Today in the Jabrouli Village in Lucknow, India, 80 women joined us for a conversation about the progress they’ve seen in their lives, their communities and the challenges they still face. It was our fifth No Ceilings conversation – an event series aimed at hearing directly from women and girls about their experiences – and the second one we’ve held outside of the United States. And it was the first No Ceilings conversation hosted by President Clinton, part of his eight-day, five-country tour of the Clinton Foundation’s work in Southeast Asia.
Lucknow is in Uttar Pradesh – the most populous state in India, with over 200 million inhabitants. The women who joined us in Lucknow are part of something called self-help groups (SHG), which are formed voluntarily in both rural and urban communities, often to pool financial resources that they can leverage for small loans and other economic opportunities. The SHG’s exist throughout India and have been enormously important in expanding women’s power and influence, both locally and within the government.
The financial independence and economic empowerment these women achieve as a result of their participation in SHGs help them gain influence and become leaders in their communities. Many of the groups have moved beyond an economic focus to provide health education, literacy courses, and skills training. And, as we learned today, they provide an incredible social value too: helping women to get out of the house, develop deep and supportive friendships, and gradually build households and communities where women’s lives, opinions, and values matter.
One woman told me how she had lived in poverty for years, but upon joining a SHG, she was able to talk through her challenges and learn ways to better support her family. Another woman who was left destitute when her husband unexpectedly died, shared that her local SHG loaned her money to start a small business, and now she is thriving. Yet another told the story of how she learned through her SHG that she could fight a land dispute in court, and with the group’s help, she won.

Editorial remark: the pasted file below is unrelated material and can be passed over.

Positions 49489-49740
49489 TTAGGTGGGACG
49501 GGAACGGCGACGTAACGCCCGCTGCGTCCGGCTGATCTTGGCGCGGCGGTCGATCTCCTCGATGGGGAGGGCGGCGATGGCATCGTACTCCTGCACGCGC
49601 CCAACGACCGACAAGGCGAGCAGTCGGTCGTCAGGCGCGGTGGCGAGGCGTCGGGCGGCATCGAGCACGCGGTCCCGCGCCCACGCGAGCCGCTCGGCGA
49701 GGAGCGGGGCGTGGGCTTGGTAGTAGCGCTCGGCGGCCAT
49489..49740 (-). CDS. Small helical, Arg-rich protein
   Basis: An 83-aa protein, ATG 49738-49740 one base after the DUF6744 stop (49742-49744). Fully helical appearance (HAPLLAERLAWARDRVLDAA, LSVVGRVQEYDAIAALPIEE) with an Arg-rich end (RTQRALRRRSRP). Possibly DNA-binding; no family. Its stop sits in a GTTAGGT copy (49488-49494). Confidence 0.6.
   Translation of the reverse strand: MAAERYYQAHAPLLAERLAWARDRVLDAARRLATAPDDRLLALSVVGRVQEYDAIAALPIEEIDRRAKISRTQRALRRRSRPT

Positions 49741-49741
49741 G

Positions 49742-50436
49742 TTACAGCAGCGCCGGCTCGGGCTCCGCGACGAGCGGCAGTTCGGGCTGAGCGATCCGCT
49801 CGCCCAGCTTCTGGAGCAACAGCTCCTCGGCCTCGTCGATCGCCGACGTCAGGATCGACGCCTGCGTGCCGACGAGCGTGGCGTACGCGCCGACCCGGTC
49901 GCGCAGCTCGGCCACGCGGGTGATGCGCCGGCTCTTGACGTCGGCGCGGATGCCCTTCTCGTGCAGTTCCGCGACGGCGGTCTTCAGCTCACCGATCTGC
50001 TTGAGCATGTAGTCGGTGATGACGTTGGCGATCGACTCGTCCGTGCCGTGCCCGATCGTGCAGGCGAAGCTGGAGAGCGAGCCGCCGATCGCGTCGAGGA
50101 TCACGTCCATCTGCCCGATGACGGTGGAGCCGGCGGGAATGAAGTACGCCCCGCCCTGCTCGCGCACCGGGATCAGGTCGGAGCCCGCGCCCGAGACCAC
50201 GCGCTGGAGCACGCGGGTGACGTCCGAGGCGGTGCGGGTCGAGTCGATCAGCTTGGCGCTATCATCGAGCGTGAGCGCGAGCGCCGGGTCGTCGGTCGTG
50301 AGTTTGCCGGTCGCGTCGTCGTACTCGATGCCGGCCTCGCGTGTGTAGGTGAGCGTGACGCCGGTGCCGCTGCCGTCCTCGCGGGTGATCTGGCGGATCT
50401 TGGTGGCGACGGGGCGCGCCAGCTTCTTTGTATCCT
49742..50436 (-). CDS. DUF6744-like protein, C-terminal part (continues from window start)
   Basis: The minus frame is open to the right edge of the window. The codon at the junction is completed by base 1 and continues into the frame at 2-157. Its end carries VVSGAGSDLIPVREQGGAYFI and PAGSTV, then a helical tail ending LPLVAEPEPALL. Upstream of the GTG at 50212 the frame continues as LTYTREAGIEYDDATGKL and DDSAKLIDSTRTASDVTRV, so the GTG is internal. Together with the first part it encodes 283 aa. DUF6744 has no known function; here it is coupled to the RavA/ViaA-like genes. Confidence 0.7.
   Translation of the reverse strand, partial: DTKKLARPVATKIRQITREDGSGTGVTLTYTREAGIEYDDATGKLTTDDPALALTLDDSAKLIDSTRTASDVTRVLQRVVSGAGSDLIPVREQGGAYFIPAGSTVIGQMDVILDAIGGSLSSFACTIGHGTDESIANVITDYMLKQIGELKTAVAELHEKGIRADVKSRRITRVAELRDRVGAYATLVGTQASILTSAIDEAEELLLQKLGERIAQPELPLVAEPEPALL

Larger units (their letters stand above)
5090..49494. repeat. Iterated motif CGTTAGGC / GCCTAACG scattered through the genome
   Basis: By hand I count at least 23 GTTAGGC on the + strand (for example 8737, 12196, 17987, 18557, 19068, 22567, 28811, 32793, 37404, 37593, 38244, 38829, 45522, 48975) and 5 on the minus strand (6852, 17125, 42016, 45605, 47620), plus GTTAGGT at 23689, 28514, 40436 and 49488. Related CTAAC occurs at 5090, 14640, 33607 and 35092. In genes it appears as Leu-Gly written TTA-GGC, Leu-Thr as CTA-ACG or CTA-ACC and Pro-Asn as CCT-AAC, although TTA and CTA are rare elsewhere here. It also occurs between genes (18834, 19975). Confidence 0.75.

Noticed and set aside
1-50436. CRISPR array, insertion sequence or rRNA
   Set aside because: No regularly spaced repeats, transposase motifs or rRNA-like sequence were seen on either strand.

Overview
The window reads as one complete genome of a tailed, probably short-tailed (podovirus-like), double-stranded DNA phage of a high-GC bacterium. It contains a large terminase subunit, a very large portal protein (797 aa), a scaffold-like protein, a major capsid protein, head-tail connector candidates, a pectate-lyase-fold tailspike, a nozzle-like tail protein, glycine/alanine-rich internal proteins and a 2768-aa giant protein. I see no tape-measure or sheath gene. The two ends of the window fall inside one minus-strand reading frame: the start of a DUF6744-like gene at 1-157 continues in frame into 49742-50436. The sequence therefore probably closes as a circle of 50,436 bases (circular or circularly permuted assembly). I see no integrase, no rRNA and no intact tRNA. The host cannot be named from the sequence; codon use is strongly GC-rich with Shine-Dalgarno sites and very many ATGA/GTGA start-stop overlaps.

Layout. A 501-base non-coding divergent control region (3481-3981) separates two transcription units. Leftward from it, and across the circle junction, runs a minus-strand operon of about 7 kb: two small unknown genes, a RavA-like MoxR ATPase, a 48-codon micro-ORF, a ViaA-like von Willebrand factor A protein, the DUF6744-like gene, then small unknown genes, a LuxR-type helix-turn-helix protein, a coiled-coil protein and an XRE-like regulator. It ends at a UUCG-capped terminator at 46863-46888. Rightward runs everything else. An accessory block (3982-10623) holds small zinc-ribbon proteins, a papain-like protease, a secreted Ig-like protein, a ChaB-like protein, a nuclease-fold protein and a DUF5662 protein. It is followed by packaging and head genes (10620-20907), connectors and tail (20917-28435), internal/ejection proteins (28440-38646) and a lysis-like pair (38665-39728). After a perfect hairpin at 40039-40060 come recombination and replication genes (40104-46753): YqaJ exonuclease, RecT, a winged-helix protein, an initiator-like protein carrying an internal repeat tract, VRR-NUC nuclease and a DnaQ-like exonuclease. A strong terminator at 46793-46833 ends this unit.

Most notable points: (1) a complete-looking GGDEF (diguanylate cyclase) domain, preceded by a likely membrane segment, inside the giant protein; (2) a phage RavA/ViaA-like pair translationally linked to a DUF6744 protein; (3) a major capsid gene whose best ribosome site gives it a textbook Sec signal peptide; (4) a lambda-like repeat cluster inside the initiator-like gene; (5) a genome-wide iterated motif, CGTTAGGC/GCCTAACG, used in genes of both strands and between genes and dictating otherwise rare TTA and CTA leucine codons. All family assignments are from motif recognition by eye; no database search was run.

Collectively, the women spoke of increased confidence, self-respect, and the feeling of having an identity within their community. They shared how exciting it was to learn new things together, share that knowledge with others, and help more women gain the opportunities they’ve had. And already they’ve seen incredible change in their families and communities as a result of the SHGs. Many said that even older generations of women have shifted their views on women’s roles, and their sons and daughters are now growing up learning that women’s voices and values matter. One woman noted proudly that her son and husband now serve her tea, signaling how the roles of women are changing at home.
These stories, and the stories of other women around the world, are crucial to the work that Secretary Clinton, Chelsea Clinton, and all of us are trying to do at No Ceilings. We know we can’t build a 21st century agenda for full participation if we don’t have a comprehensive picture of women’s lives. Today’s event reminded me why we are working so hard to build that agenda, and of all the challenges that remain on that path to equality – but it also showed me that, all over the world, there is progress towards full participation happening every day.